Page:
• Rachael Ringenberg

      Of course, as a two-year-old, she’s still rather a rascal. In fact I think she’s even more pointed about getting Lux’s number and pestering her than the less-emotional Lux is. Are these things connected? Probably not. But perhaps she has better insight into Lux because she’s so attuned?….I have no idea. : ) Thanks for this comment!

      • Andrea Barnett

        Oh, I think the two are definitely related. 😉 To say I was “rascally” as a kid would be an understatement. (My poor siblings…and mother.) I think the key thing about Feelers, little ones especially, is the NEED for an emotional response–positive or negative. That dynamic makes a lot of sense if Lux is more reserved. My littlest sister and I had a really similar relationship in those early years, and she is the stoic of the family. (We are the closest now, so go figure.) I have really had to learn to give ZERO (or only positive) response, when I need to diffuse an emotionally tense situation with my little Feeler. There are far more fireworks between he and I, than with my Thinker husband. But I can also see that I am a better advocate and therapist for him, and can easily pinpoint the underlying causes of meltdowns or issues, that Aaron (always looking for the rational answer) just cannot. But yeah, parenting a Feeler is not for the faint of heart. It sounds like you are doing an incredible job. Thanks for the super fun discussion, Rachael. 🙂

  • Niki M

    INTJ here with a 3.5 year old girl who is beginning to reveal what I think will be an F in her Myers Briggs result. How lucky I feel too. Thanks for sharing such a true & gracious perspective. I enjoy your writing so!

  • Lorna J

    Oh goodness. I have always found that same line so sad too! Reading it last week to my 3 year old still brought back the uneasy feeling of an unsatisfying ending. Surely Max could reassure them? Promise to return? Something? Hmmm. True to my INFJ type it seems.

    Watching children’s personalities unfold is so amazing as you describe so beautifully here. As our two grow and assert more of their uniqueness I’m thankful for my ENTP husband and his different lense on life. Hopefully our boys will benefit from both ways of looking at the world.

    Lovely post as always.

    • Rachael Ringenberg

      From what I’ve read of Sendak, he was not a feeler. That line was pulled from a child-fan who loved his (from Sendak) letter so much, he ate it. So Sendak thought it had a touch of brilliance, but I don’t think he meant it as a hopeless lovelorn moment. Thanks for this comment!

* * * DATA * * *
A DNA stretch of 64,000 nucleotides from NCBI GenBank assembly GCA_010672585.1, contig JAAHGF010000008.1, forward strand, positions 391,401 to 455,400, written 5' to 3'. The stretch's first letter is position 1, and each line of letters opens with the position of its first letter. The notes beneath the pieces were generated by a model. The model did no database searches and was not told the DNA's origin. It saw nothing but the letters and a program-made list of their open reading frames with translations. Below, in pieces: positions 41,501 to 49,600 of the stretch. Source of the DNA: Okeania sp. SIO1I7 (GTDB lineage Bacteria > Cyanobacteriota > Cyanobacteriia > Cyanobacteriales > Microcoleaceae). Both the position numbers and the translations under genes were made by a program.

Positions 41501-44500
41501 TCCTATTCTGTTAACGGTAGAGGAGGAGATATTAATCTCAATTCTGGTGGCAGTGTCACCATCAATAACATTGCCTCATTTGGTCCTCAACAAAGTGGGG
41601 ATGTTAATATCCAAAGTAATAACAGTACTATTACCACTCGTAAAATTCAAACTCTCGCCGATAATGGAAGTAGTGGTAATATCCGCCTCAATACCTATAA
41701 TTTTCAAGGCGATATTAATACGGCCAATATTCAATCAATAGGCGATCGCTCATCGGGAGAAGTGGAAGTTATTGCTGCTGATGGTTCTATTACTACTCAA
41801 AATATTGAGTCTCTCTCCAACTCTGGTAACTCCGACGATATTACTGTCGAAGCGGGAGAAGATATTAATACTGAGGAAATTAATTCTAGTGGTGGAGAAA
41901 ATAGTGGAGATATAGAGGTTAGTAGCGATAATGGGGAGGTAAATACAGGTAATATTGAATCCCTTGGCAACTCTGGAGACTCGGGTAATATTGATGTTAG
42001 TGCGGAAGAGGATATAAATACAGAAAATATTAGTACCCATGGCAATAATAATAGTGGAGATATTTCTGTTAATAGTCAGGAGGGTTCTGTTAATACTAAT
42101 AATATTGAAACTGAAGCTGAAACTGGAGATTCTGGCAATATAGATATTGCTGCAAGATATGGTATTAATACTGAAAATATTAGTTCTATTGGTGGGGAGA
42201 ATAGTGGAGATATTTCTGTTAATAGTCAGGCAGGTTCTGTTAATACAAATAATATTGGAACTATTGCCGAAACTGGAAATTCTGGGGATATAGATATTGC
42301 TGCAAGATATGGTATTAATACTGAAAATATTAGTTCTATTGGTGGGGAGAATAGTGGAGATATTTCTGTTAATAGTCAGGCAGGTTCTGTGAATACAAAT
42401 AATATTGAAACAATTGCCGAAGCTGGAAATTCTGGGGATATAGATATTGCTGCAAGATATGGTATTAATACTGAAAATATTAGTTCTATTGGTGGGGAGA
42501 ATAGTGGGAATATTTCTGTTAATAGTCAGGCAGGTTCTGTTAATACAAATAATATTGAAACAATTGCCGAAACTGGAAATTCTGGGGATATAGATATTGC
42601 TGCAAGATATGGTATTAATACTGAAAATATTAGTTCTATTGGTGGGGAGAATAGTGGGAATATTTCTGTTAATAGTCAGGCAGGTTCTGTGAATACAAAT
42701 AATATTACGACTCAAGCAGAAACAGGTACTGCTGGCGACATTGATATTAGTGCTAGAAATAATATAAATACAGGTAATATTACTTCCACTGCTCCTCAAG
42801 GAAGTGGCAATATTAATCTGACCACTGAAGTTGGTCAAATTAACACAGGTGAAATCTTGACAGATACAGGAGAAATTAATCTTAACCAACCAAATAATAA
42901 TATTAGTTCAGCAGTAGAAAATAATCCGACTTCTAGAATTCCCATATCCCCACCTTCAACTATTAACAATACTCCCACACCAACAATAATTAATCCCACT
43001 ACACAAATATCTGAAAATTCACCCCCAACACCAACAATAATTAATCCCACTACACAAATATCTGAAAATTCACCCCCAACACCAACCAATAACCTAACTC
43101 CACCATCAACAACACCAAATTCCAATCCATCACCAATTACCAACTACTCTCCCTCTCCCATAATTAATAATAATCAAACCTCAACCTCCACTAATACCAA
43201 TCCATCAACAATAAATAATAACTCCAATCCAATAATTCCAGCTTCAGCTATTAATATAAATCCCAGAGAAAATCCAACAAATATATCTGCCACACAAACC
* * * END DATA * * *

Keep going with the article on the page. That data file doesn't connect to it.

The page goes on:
• Julie

    Another feeler in the bunch! (Married to a more practical sort…I’ll also avoid the word “cold” 🙂 I tear up on the second to last page of EVERYWHERE BABIES every single time I read it–which is every single night these days.

    It’s too soon to tell what Lizzy will be, but I love seeing this chart of disequilibrium. I lost my footing in a major way between 18-19 months old, and it’s sort of comforting to see some order applied to the development stages…and that we’re headed toward the nicer arch of equilibrium in the coming months!

  • Marcia

    I think (and feel–cause that’s how I am) you are such a great mother. You seem to cultivate such a sweet consciousness of your family dynamics.

  • kate f

    I have told so many people about those books/that chart. When my son hit 3.5 I felt like we’d gone through the looking glass and lost our sweet, calm boy; it was deeply reassuring to find out through a bit of research that boys have a big testosterone spike at 3.5 and it’s also notoriously one of the worst disequilibrium stages. (Did you ever read Ask Moxie? She once wrote “3.5 is the nadir of human existence” and I’ve held onto that like a life-preserver.)

    My son (a major Feeler, btw) is pushing 5.5 and having huge mood swings again; my daughter is almost 3.5 and….yeah. But they do come around!

  • Nikaela Marie

    Have you seen the movie inside out? 🙂 Emotions!! My ENTJ husband cried twice.

    Read a couple of your blog posts yesterday and today and have found them very interesting and fruitful. I have opinions on that Sally Mann novel book you mentioned in your response to my comment on the photo post! It wasn’t my favourite. I hesitate to admit that!

    Anyway, thanks again for your blogging here.

    ps. I like ENTJs 🙂